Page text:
Calculating Pulse per minute in a FPGA

Discussion in 'VHDL' started by Cory Shol, May 28, 2013.

  1. Cory Shol

    Cory Shol Guest

    Hi all,

    Another problem from the two year FPGA newbie.

    I am working on a new work project that does all this magnificent things and now I am a little stumped on a rather easy to understand problem.

    I need to calculate how many pulses per minute of an input to display out of a Seven segment display.

    I have completed all the user interface stuff and it works fine etc...

    The problem is with the calculation.

    I am running at 25 Mhz clock. 40 ns period.

    Basically I wait for a rising edge of the first pulse and reset my counter. Every rising edge of my 25 Mhz clock I increment the counter until the next rising edge of the pulse.

    Basically the Pulse can be as slow as 15 ppm to 1000 ppm. So if you have a 1000 ppm pulse inputting you would see 1500000 25 Mhz clock counts.

    The hard part is converting 1500000 counts into a PPM.

    I know the math is easy : 60 /[(count)*(Period of Clk)] = PPM

    60/ (1500000 *(0.00000004))= 1000 ppm

    Doing division in VHDL seems to be tough.

    I have one algorithm idea of doing basically the basic of all basics.

    which is: 60/clkPeriod = 1.5 billion
    initially do this:

    newCount <= newCount - count;
    quotient <= quotient + 1;

    Then after initial do this:

    if(newCount >= Count) then
    newCount <= newcount -count;
    quotient <= quotient + 1;
    finalanswer <= quotient;
    end if;

    Are there any other easy algorithms that are relatively easy to implement? Or a standard way the VHDL community does divisions?


    Cory Shol, May 28, 2013
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  2. Cory Shol

    Rob Gaddi Guest

    Stupid question: if you're trying to count how many pulses per minute
    you get, why don't you just block off 1 minute chunks of time, and see
    how many pulses you get in each chunk?
    Rob Gaddi, May 28, 2013
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  3. Cory Shol

    Cory Shol Guest

    Because The input of the pulse can change at any time. So if it changed within the minute period you wouldn't have the correct PPM.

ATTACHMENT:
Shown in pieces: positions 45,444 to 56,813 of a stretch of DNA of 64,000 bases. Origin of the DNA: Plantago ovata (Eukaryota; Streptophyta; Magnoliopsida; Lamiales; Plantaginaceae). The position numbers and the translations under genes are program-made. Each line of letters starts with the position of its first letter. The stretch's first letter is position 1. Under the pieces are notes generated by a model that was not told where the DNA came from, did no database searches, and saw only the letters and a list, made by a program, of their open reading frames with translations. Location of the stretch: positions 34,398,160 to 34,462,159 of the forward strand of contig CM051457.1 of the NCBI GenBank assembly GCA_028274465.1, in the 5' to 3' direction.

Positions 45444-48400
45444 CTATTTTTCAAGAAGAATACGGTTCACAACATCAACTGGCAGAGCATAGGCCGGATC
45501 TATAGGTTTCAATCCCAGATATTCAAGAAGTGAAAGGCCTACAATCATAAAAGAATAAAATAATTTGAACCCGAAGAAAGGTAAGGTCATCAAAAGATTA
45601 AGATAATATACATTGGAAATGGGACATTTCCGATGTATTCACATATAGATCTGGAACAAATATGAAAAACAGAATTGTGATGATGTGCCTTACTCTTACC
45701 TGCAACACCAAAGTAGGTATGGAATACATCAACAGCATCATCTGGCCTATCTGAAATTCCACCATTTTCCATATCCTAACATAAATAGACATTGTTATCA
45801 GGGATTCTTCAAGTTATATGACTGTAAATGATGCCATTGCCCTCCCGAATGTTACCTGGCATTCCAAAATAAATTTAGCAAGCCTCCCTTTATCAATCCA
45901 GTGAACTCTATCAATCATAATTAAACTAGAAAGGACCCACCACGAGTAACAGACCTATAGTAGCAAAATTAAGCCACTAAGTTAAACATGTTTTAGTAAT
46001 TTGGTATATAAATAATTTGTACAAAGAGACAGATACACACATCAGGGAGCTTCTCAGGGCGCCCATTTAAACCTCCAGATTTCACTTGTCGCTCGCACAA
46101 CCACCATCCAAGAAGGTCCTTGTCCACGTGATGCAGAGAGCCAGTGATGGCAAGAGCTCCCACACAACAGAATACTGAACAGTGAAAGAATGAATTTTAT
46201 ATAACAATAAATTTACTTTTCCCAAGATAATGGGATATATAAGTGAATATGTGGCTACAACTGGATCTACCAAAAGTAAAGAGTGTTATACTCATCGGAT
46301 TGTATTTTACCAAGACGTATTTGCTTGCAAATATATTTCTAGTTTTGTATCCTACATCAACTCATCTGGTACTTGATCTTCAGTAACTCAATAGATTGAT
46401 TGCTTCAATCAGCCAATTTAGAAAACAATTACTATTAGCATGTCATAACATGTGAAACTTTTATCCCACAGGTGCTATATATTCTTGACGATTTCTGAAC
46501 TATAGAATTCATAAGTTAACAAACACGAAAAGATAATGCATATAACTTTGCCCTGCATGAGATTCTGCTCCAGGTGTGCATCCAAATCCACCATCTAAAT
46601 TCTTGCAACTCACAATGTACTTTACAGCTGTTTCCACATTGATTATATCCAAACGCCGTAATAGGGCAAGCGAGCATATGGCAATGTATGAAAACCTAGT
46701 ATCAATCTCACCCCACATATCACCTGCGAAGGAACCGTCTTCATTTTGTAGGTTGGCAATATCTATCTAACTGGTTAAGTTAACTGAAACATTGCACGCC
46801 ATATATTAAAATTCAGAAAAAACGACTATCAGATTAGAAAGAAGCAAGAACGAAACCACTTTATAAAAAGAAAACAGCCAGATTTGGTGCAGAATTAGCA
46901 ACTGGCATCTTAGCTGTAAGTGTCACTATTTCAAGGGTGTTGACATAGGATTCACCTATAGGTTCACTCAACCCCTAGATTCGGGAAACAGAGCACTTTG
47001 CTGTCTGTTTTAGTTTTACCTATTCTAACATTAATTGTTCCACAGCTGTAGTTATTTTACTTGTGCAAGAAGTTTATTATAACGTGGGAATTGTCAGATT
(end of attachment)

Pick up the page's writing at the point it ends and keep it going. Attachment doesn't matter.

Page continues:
Cory Shol, May 28, 2013
  4. Cory Shol

    Cory Shol Guest

    Also it is a requirement to update after every pulse.
    Cory Shol, May 28, 2013
  5. Cory Shol

    rickman Guest

    Can you say, "look up table"?
    rickman, May 29, 2013
  6. Cory Shol

    Gabor Guest

    Even updating 1000 times per minute you have a long time to make the
    calculation. If 1000 ppm is the highest rate, you could even do a
    simple successive subtraction loop in 1000 cycles or about 40
    microseconds with a 25 MHz clock.

    On the other hand unless you're really short of resources, why not
    just use a division IP core? I know Xilinx has it in Coregen, and
    would assume other vendors offer one, too.
    Gabor, May 29, 2013
  7. Cory Shol

    chrisabele Guest

    If you're display is seven segment then I have to assume it's for people
    to read. A display that changes at 1KHz (your specified maximum rate)
    would be very difficult for most people to make sense of. One solution
    would be to average the PPM values that you collect over some period
    that's closer to human perception scale and display that. Rob's
    suggestion of simply accumulating pulses for one minute is a very simple
    direct way to achieve that. Or you could accumulate pulses for one
    second and display that value multiplied by 60. You'd have to how to
    handle the 15 to 60 PPM range, but still the problem would be much easier.

    As usual starting out with a good specification of what's really needed
    makes developing a solution more efficient.
    chrisabele, May 29, 2013
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